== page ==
How to field employee complaints about new leadership

A friend of mine — Lisa — is a senior director for a $20 million small business.

She was hired a few months ago to bring some discipline and accountability to one of the fastest growing areas of the business: engineering support work for the government.

Not that things were unruly; just that whenever things grow quickly, especially in small businesses, the leadership growth often lags the business growth, causing growth pains. So after making some mistakes and annoying their biggest customer, the company decided to hire Lisa.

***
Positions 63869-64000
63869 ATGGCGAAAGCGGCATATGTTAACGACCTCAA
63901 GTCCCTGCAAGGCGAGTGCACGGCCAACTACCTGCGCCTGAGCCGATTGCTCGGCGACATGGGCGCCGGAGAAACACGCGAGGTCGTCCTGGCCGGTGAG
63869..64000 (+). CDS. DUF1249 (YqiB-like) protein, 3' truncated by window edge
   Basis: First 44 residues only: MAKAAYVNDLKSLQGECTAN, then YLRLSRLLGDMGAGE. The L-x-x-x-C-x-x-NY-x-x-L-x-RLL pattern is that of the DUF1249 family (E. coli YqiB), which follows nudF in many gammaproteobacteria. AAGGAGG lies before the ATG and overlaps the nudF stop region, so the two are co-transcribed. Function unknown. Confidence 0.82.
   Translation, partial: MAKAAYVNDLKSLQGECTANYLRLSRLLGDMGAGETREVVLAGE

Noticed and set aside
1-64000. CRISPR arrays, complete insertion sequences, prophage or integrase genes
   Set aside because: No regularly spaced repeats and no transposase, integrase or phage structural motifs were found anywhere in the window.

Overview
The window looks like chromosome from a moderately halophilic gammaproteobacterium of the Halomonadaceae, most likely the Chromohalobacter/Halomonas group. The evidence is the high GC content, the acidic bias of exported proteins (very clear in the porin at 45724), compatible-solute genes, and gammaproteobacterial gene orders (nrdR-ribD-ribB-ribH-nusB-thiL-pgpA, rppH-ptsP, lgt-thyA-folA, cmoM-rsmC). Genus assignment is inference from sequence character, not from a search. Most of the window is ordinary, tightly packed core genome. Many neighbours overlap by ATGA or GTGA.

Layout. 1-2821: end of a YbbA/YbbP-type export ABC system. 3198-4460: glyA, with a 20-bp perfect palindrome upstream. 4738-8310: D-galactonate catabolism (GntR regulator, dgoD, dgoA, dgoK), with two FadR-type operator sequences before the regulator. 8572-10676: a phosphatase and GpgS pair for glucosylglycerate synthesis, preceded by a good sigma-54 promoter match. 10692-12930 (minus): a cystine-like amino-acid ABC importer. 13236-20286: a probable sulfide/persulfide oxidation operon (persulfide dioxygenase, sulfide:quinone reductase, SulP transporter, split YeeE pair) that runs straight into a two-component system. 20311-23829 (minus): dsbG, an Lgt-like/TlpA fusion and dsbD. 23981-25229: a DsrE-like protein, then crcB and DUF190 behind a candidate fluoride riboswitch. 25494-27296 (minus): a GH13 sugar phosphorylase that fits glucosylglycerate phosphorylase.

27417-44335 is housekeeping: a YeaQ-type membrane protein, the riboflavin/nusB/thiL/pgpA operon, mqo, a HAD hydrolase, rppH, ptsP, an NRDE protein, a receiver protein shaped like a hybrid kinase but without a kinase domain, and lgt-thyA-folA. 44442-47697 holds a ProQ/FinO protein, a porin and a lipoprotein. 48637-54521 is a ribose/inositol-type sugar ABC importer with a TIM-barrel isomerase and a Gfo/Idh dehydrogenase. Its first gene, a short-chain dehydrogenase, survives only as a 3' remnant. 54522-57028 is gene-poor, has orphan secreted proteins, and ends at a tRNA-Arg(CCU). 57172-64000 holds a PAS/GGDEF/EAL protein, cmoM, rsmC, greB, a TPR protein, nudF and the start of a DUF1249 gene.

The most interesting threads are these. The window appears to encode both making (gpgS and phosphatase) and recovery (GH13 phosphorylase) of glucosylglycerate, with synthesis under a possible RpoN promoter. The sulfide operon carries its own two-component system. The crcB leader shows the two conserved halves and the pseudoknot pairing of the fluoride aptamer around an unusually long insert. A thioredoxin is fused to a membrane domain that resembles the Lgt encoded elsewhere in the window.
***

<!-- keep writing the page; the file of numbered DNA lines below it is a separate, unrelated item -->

After about six months of steadily improving performance, the owner had a meeting with Lisa to give her some feedback (Lisa’s manager was NOT in the meeting). Apparently, the owner had received some comments from Lisa’s subordinates that she was a micromanager and was not open to suggestions from her team.

When Lisa pressed for specific examples, the owner couldn’t give her any. The meeting ended amicably, but left Lisa worried about her job, especially since her direct supervisor never told her that anything was wrong.

This entire scenario is extremely common, and since you may someday hire competent leaders — like Lisa — to improve your business’ performance, here are some things to keep in mind as they start doing their work:

Read the rest at The Business Journals.